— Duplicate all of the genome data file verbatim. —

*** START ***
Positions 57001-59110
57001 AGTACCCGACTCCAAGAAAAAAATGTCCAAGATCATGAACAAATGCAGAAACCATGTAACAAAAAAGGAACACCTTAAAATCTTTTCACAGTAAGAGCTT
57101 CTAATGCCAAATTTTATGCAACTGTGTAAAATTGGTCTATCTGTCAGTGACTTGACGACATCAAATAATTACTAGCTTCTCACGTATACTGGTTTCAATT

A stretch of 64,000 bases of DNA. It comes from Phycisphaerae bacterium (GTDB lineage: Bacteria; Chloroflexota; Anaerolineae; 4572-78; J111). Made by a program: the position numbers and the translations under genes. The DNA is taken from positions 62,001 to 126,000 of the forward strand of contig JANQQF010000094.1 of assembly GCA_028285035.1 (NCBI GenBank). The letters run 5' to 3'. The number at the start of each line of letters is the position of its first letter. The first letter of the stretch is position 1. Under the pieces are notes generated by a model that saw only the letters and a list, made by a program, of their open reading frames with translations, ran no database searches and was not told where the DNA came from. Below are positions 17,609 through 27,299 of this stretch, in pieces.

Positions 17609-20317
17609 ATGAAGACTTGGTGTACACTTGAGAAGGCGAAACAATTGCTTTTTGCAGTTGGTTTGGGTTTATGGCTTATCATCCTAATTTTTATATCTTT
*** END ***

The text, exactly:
Positions 57001-59110
57001 AGTACCCGACTCCAAGAAAAAAATGTCCAAGATCATGAACAAATGCAGAAACCATGTAACAAAAAAGGAACACCTTAAAATCTTTTCACAGTAAGAGCTT
57101 CTAATGCCAAATTTTATGCAACTGTGTAAAATTGGTCTATCTGTCAGTGACTTGACGACATCAAATAATTACTAGCTTCTCACGTATACTGGTTTCAATT

A stretch of 64,000 bases of DNA. It comes from Phycisphaerae bacterium (GTDB lineage: Bacteria; Chloroflexota; Anaerolineae; 4572-78; J111). Made by a program: the position numbers and the translations under genes. The DNA is taken from positions 62,001 to 126,000 of the forward strand of contig JANQQF010000094.1 of assembly GCA_028285035.1 (NCBI GenBank). The letters run 5' to 3'. The number at the start of each line of letters is the position of its first letter. The first letter of the stretch is position 1. Under the pieces are notes generated by a model that saw only the letters and a list, made by a program, of their open reading frames with translations, ran no database searches and was not told where the DNA came from. Below are positions 17,609 through 27,299 of this stretch, in pieces.

Positions 17609-20317
17609 ATGAAGACTTGGTGTACACTTGAGAAGGCGAAACAATTGCTTTTTGCAGTTGGTTTGGGTTTATGGCTTATCATCCTAATTTTTATATCTTT